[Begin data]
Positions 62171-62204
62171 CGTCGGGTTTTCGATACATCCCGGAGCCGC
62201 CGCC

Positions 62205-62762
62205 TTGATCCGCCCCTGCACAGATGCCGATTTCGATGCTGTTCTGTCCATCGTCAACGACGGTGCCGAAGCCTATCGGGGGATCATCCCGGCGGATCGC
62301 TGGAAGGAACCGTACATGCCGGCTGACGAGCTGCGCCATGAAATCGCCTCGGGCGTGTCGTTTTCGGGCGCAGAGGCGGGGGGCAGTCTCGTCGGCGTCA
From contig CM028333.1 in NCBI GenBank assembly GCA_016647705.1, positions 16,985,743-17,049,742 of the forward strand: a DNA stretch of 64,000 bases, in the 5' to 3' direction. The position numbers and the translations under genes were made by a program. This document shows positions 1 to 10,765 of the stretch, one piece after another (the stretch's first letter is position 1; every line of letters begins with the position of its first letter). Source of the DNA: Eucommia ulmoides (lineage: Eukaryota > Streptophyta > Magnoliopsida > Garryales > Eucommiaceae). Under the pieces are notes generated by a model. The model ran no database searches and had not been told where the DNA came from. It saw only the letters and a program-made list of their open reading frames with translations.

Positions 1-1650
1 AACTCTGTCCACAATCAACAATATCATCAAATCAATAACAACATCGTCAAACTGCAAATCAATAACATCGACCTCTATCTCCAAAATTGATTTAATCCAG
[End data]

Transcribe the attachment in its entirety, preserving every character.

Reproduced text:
Positions 62171-62204
62171 CGTCGGGTTTTCGATACATCCCGGAGCCGC
62201 CGCC

Positions 62205-62762
62205 TTGATCCGCCCCTGCACAGATGCCGATTTCGATGCTGTTCTGTCCATCGTCAACGACGGTGCCGAAGCCTATCGGGGGATCATCCCGGCGGATCGC
62301 TGGAAGGAACCGTACATGCCGGCTGACGAGCTGCGCCATGAAATCGCCTCGGGCGTGTCGTTTTCGGGCGCAGAGGCGGGGGGCAGTCTCGTCGGCGTCA
From contig CM028333.1 in NCBI GenBank assembly GCA_016647705.1, positions 16,985,743-17,049,742 of the forward strand: a DNA stretch of 64,000 bases, in the 5' to 3' direction. The position numbers and the translations under genes were made by a program. This document shows positions 1 to 10,765 of the stretch, one piece after another (the stretch's first letter is position 1; every line of letters begins with the position of its first letter). Source of the DNA: Eucommia ulmoides (lineage: Eukaryota > Streptophyta > Magnoliopsida > Garryales > Eucommiaceae). Under the pieces are notes generated by a model. The model ran no database searches and had not been told where the DNA came from. It saw only the letters and a program-made list of their open reading frames with translations.

Positions 1-1650
1 AACTCTGTCCACAATCAACAATATCATCAAATCAATAACAACATCGTCAAACTGCAAATCAATAACATCGACCTCTATCTCCAAAATTGATTTAATCCAG